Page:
One a Day: Day 5: Going Away


Going Away



“But I don’t want to go.”

“I’m sorry Nanna, but you don’t have a choice. I’ve been telling you for the past few months.” Nanna drifts towards the special dishes in the display cabinet, the ones she won’t be taking with her. The ones that every Sunday for god only knows how many years have been filled with the most amazing roast dinners, with gravy to kill for and Yorkshires that could put any Michelin Starred pompous prick down a notch or two.

“Funny, isn’t it? Just ten years ago, right here in this living room, I was telling you off for joking around with a banana, pretending to your brother that it was a penis.” I chew my lips so I don’t start flooding the room with hysterics. “I suppose I’ve been putting back the move in some shape or form. I had some wild idea I could be as sturdy as that Terry Pratchet. The man has Altzimers and he’s still trotting along. I suppose I kept holding onto hope that one of you would forget and I’d be making Sunday dinners and buying your favourites cheesecakes from Morisons until the day I drop.”

“It’s a nice place Nanna.”

“I still have a layer of fat around this old brain, lad. I know it’s a tick the boxes sort of establishment.” The world is filled with moaners, but Nanna isn’t one of them. She still knows what’s what. “The coffee will be served at room temperature and I’ll be sat there, looking at the ceiling, wondering what’s beyond. That’s how it’ll be lad. That’s how it’ll be.” The sun is starting to peel off the walls.

“Do you need help getting your things together?”

“No, I’ll be okay.”

“We made a list a while back about what goes to charity and what goes to the family didn’t we?” Nanna’s eyes keep moving over the objects that have been with her since, well, forever.

“Yes lad. We did.”

“Do you have the other set of keys?”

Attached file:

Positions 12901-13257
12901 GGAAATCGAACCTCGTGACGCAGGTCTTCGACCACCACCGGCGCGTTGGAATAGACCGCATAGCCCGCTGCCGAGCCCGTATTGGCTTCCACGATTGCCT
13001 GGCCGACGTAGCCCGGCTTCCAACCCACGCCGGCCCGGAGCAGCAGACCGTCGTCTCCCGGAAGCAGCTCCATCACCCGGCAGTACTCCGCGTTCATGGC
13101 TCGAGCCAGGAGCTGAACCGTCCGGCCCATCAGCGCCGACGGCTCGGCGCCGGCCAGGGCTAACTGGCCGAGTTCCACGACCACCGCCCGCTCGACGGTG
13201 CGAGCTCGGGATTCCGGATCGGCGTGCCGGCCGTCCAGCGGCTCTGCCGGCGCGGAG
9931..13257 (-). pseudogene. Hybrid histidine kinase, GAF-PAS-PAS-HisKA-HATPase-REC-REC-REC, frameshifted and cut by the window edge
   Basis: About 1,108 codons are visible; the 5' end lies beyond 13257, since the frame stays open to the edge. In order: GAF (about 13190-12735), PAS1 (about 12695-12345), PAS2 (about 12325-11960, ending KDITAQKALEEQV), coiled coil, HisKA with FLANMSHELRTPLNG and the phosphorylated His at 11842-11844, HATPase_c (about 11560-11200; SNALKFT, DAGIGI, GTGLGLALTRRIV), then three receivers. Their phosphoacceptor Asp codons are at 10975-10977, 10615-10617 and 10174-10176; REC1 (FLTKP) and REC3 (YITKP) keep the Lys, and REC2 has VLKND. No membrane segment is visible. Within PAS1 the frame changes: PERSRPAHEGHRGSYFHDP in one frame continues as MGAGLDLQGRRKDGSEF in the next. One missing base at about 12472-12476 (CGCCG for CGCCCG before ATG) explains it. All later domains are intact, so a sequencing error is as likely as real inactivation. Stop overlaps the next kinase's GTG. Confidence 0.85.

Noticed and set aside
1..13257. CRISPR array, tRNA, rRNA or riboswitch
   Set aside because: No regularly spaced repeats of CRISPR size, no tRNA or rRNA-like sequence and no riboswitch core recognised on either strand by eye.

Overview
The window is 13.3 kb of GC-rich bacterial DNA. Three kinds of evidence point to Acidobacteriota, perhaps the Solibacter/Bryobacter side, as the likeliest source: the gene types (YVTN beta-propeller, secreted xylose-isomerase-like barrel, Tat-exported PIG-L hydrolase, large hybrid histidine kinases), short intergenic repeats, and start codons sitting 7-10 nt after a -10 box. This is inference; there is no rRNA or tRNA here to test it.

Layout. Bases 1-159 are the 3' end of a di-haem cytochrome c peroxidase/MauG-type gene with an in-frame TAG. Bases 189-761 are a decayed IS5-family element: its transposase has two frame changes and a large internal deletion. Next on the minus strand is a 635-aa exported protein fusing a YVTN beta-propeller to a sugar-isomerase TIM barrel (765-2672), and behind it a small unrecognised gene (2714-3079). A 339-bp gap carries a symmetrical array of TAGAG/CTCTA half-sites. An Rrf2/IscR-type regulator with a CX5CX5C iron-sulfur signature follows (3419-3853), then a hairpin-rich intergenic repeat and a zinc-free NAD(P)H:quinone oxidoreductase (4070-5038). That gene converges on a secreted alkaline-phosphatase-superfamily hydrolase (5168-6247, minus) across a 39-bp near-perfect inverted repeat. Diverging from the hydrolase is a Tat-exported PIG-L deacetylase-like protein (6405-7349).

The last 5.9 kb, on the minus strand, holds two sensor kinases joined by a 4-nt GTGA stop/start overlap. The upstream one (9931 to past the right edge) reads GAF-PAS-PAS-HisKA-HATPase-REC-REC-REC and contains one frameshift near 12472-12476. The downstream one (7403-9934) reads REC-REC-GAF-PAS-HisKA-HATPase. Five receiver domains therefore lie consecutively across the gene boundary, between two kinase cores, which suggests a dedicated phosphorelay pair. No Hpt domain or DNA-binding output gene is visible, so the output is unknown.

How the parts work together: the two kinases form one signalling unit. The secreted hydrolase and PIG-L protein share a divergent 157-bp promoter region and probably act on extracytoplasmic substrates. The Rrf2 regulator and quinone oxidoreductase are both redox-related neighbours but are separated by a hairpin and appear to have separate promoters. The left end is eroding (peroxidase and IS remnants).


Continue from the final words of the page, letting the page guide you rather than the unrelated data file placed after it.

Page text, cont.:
“I don’t remember where I put them lad. They’re probably lost.”

“Nevermind. We’ll get another set cut.” I kiss her powdery cheek. “See you tomorrow. I love you.” As a family we always say ‘love you.’ You never know what might happen.



“Didn’t your Nan have some dresses from back in the 70’s? We have that gig tonight and I need to look genuine.” Finola has her head in the wardrobe and it’s a wonder I can manage to hear her through all of Nanna’s woolies. “And some Levi flares? I’m sure she did. She told me about them when we first got together. I was always hoping she was going to give them to me as a ‘welcome to the family’ present.” I’m sort of listening and wondering where the hell the money is that she kept under her bed. Nanna never trusted banks and always had a stash of cash as well as an account (She made a pretty penny as a Psychologist back in the day.) Finola emerges from the wardrobe, with a burst of lavender. “Did you get the letter at the bottom of the stairs?”

“No.” Finola flaps her arms at me.

“Well go see. I didn’t want to open it, it was addressed to you. It didn’t have a stamp on it.” I take Nanna’s stair lift down because I’m feeling knackered after sorting through rooms of accumulated stuff.


Dear Martin.

The home smelt of roasted garlic when I arrived there and the windows were ones you can get right open. Not what I expected at all. We had squid. For me, it was the first time. I’d like to buy it and cook it myself. You know me more than any of my other Grandchildren, Martin, you know I’m strong mentally, emotionally and physically, a bit of a free spirit and something of a rebel. You knew that I didn’t need that stair lift and didn’t say anything when your brother came and fixed it to the wall as a good deed. You also didn’t say anything when he couldn’t make it for Christmas or New Year or my birthday. Now, I want more views in my life, so I came home and took my favourite clothes and the money from under the bed. There is a darkness that comes over people too stupid to give life their most. I’m not in that darkness.

Tell the people at the home what you will. They’re very nice people, so I’m sure they won’t mind. I’ll write when I get settled somewhere for a few days. For the sake of my own sanity and the sake of the sanity of my family (no matter how nice a nursing home is, it’s still a bloody horrible place to visit) I’m taking this old body away for a while.

Love, Nanna.

“Simon, babe, your phone is going off. Do you want me to answer it?”